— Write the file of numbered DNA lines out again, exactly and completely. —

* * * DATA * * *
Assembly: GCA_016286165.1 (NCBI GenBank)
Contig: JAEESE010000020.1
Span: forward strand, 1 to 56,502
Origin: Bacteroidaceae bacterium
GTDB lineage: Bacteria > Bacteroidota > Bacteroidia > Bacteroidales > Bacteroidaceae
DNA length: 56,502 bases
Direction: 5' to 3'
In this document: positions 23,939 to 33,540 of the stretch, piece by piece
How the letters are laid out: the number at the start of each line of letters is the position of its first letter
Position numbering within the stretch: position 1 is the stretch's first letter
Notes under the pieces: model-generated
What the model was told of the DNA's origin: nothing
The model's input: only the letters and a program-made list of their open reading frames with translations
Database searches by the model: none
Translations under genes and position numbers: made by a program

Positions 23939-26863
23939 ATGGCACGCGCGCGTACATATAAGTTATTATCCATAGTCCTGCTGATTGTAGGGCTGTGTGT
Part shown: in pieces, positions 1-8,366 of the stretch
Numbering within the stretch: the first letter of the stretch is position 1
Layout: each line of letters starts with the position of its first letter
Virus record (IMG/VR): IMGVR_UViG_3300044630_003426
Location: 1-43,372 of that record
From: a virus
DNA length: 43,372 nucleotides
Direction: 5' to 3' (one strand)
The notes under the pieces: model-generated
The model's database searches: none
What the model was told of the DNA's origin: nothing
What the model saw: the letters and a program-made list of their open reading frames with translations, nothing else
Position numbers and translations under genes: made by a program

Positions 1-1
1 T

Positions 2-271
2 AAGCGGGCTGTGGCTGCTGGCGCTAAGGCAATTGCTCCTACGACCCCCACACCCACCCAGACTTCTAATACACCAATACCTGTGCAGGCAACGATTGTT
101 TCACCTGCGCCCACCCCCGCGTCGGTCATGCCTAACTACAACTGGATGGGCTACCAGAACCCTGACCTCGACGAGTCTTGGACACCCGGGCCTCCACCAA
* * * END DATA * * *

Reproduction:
Assembly: GCA_016286165.1 (NCBI GenBank)
Contig: JAEESE010000020.1
Span: forward strand, 1 to 56,502
Origin: Bacteroidaceae bacterium
GTDB lineage: Bacteria > Bacteroidota > Bacteroidia > Bacteroidales > Bacteroidaceae
DNA length: 56,502 bases
Direction: 5' to 3'
In this document: positions 23,939 to 33,540 of the stretch, piece by piece
How the letters are laid out: the number at the start of each line of letters is the position of its first letter
Position numbering within the stretch: position 1 is the stretch's first letter
Notes under the pieces: model-generated
What the model was told of the DNA's origin: nothing
The model's input: only the letters and a program-made list of their open reading frames with translations
Database searches by the model: none
Translations under genes and position numbers: made by a program

Positions 23939-26863
23939 ATGGCACGCGCGCGTACATATAAGTTATTATCCATAGTCCTGCTGATTGTAGGGCTGTGTGT
Part shown: in pieces, positions 1-8,366 of the stretch
Numbering within the stretch: the first letter of the stretch is position 1
Layout: each line of letters starts with the position of its first letter
Virus record (IMG/VR): IMGVR_UViG_3300044630_003426
Location: 1-43,372 of that record
From: a virus
DNA length: 43,372 nucleotides
Direction: 5' to 3' (one strand)
The notes under the pieces: model-generated
The model's database searches: none
What the model was told of the DNA's origin: nothing
What the model saw: the letters and a program-made list of their open reading frames with translations, nothing else
Position numbers and translations under genes: made by a program

Positions 1-1
1 T

Positions 2-271
2 AAGCGGGCTGTGGCTGCTGGCGCTAAGGCAATTGCTCCTACGACCCCCACACCCACCCAGACTTCTAATACACCAATACCTGTGCAGGCAACGATTGTT
101 TCACCTGCGCCCACCCCCGCGTCGGTCATGCCTAACTACAACTGGATGGGCTACCAGAACCCTGACCTCGACGAGTCTTGGACACCCGGGCCTCCACCAA